this is all intricately linked to my mental and physical health problems. i struggle when i’m emotionally wrecked to write anything, a factor which ultimately led to the loss of my college course (as it came at a time when i was struggling with the huge emotional whack of cancer, loss of important relationship, glandular fever and mental health collapse).
depression stifles my creativity, and yet things like self-harm help bring it out. whereas if i’m manic or brimming with hypermanic energy i can’t stop writing, drawing, scribbling and creating.
i still haven’t quite figured it all out, but like i mentioned earlier, everything is connected. so there is definitely a link between my creativity and cancer/mental health problems.
then of course there is the obvious “escape hatch” theory; when dealing with so much don’t we all just want to run away into a fantasy world where everything is perfect?
moritherapy: do you find people with cancer are generally seen or treated differently than people who are dealing with mental health issues? if so, how?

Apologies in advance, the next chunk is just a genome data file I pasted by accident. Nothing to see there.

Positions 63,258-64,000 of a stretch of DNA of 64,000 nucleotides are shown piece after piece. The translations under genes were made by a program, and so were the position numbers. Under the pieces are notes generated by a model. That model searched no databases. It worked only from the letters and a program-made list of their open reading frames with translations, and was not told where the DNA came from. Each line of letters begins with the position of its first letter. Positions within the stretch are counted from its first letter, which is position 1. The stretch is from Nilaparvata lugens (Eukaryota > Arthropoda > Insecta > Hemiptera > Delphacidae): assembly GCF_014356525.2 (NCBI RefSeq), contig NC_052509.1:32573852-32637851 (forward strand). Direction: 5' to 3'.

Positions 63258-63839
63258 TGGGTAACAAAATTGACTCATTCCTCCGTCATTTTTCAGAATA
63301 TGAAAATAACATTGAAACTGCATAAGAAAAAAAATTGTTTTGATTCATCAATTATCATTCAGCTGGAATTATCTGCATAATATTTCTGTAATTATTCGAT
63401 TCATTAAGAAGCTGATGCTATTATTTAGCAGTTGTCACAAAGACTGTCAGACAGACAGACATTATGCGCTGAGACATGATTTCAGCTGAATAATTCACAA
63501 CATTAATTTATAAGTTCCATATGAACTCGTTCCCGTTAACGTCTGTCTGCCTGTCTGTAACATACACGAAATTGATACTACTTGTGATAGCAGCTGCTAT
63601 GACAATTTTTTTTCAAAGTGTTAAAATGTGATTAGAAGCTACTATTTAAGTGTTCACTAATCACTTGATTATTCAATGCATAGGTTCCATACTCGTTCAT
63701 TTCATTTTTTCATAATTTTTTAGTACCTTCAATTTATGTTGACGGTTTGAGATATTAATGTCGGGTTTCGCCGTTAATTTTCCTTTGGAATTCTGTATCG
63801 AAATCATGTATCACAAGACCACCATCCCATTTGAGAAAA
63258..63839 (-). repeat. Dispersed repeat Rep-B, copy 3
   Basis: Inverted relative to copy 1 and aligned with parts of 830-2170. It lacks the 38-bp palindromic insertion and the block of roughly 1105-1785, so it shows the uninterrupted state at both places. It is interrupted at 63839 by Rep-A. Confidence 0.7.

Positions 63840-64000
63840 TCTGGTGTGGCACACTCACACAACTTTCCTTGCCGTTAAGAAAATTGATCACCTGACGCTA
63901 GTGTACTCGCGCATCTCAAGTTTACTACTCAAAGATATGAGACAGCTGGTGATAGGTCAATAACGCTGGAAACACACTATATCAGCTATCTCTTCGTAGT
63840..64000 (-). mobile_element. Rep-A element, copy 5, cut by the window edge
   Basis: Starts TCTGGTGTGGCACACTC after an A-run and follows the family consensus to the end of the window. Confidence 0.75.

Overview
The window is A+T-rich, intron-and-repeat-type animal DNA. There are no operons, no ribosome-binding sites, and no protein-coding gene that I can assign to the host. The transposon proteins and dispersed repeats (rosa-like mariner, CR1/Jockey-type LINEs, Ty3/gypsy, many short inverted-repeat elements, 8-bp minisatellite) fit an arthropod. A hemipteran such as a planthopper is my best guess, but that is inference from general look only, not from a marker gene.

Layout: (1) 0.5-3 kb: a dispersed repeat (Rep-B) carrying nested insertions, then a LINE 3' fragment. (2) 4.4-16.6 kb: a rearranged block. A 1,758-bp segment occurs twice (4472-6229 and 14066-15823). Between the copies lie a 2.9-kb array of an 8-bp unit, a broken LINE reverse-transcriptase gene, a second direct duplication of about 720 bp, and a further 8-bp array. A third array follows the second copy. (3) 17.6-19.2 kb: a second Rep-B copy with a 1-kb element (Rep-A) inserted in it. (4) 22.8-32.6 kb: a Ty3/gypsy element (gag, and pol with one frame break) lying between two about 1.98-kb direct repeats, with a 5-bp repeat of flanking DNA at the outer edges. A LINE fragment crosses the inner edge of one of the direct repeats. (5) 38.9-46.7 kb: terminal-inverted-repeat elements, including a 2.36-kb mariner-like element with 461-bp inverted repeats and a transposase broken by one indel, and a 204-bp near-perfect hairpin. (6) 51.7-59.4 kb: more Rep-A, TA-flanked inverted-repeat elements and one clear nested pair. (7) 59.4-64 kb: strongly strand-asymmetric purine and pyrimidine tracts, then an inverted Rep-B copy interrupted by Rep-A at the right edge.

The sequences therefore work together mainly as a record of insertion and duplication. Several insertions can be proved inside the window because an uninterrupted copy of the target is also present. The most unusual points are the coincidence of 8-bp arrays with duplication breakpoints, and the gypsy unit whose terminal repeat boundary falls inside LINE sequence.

addy:: see, now having both, this is interesting because i’ve experienced both the obvious differences and obvious similarities with how people treat me.
the obvious similarity is that regarding both health issues few people ever – and i mean ever – ask any questions about them. they know of them, but i’m very rarely asked any direct questions about either the cancer or mental health issues. they just hang in the air never being raised or discussed. as if people are scared of them.